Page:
A baric algebra $ A $ with weight $ \omega $ is called a special train algebra if $ N = \mathop{\rm ker} \omega $ is nilpotent and the principal powers $ N ^ {i} $, $ i \in N $, are ideals of $ A $, cf. [a2]. Etherington [a2] proved that every special train algebra is a train algebra. Schafer [a5] showed that every special train algebra is a genetic algebra and that every genetic algebra is a train algebra. Further characterizations of these algebras can be found in [a7], Chapts. 3, 4.

Let $ A $ be a baric algebra with weight $ \omega $. If all elements $ x $ of $ A $ satisfy the identity

$$ x ^ {2} x ^ {2} = \ \omega ^ {2} ( x) x ^ {2} , $$

then $ A $ is called a Bernstein algebra. Every Bernstein algebra possesses an idempotent $ e $. The decomposition with respect to this idempotent reads

$$ A = E \oplus U \oplus V, $$

where

$$ E = e \cdot K,\ \ \left . U = \mathop{\rm Im} L _ {e} \right | _ {N} ,\ \ V = \mathop{\rm ker} L _ {e} . $$

The integers $ p = \mathop{\rm dim} U $ and $ q = \mathop{\rm dim} V $ are invariants of $ A $, the pair $ ( p + 1 , q) $ is called the type of the Bernstein algebra $ A $, cf. [a7], Chapt. 9. In [a6] necessary and sufficient conditions have been given for a Bernstein algebra to be a Jordan algebra.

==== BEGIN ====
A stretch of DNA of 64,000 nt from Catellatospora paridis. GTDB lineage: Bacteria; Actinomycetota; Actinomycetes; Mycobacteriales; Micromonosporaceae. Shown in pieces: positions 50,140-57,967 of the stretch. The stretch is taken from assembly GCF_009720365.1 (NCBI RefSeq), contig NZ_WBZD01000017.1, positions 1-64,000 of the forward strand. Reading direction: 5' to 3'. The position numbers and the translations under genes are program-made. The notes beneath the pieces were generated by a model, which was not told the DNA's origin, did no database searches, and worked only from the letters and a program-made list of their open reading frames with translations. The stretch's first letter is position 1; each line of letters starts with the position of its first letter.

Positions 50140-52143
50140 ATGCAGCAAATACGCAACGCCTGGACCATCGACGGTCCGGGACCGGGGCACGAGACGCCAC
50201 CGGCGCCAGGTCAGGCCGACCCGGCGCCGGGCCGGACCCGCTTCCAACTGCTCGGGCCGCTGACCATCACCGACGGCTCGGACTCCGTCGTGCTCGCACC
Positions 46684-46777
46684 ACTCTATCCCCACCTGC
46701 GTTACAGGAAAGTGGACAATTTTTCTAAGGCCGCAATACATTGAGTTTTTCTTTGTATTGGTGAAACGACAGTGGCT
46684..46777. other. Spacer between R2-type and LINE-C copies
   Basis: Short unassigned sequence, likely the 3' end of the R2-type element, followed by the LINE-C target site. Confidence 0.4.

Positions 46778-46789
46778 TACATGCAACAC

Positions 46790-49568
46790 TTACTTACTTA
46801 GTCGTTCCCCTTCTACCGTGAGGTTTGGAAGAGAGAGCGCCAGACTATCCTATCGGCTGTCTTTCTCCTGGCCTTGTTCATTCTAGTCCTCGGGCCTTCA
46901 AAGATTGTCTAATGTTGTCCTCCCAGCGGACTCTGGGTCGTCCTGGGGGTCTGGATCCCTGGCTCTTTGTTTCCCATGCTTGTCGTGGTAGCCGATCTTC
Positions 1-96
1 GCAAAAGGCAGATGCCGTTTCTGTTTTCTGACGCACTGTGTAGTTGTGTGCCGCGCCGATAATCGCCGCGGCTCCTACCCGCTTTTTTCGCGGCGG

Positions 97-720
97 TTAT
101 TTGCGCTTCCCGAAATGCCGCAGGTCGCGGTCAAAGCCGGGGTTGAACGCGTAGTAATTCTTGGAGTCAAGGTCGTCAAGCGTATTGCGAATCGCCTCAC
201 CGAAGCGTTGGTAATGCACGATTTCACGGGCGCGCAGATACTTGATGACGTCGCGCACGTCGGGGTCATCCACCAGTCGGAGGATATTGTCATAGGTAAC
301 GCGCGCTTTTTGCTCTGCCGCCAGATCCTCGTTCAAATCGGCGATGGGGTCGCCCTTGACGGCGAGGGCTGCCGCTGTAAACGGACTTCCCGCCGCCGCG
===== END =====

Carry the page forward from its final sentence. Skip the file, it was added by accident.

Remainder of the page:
Bernstein algebras were introduced by S. Bernstein [a1] as a generalization of the Hardy–Weinberg law, which states that a randomly mating population is in equilibrium after one generation.

#### References

[a1] | S. Bernstein, "Principe de stationarité et généralisation de la loi de Mendel" C.R. Acad. Sci. Paris , 177 (1923) pp. 581–584 |

[a2] | I.M.H. Etherington, "Genetic algebras" Proc. R. Soc. Edinburgh , 59 (1939) pp. 242–258 |

[a3] | H. Gonshor, "Contributions to genetic algebras" Proc. Edinburgh Math. Soc. (2) , 17 (1971) pp. 289–298 |

[a4] | P. Holgate, "Characterizations of genetic algebras" J. London Math. Soc. (2) , 6 (1972) pp. 169–174 |

[a5] | R.D. Schafer, "Structure of genetic algebras" Amer. J. Math. , 71 (1949) pp. 121–135 |

[a6] | S. Walcher, "Bernstein algebras which are Jordan algebras" Arch. Math. , 50 (1988) pp. 218–222 |

[a7] | A. Wörz-Busekros, "Algebras in genetics" , Lect. notes in biomath. , 36 , Springer (1980) |

**How to Cite This Entry:**

Genetic algebra.

*Encyclopedia of Mathematics.*URL: http://encyclopediaofmath.org/index.php?title=Genetic_algebra&oldid=47078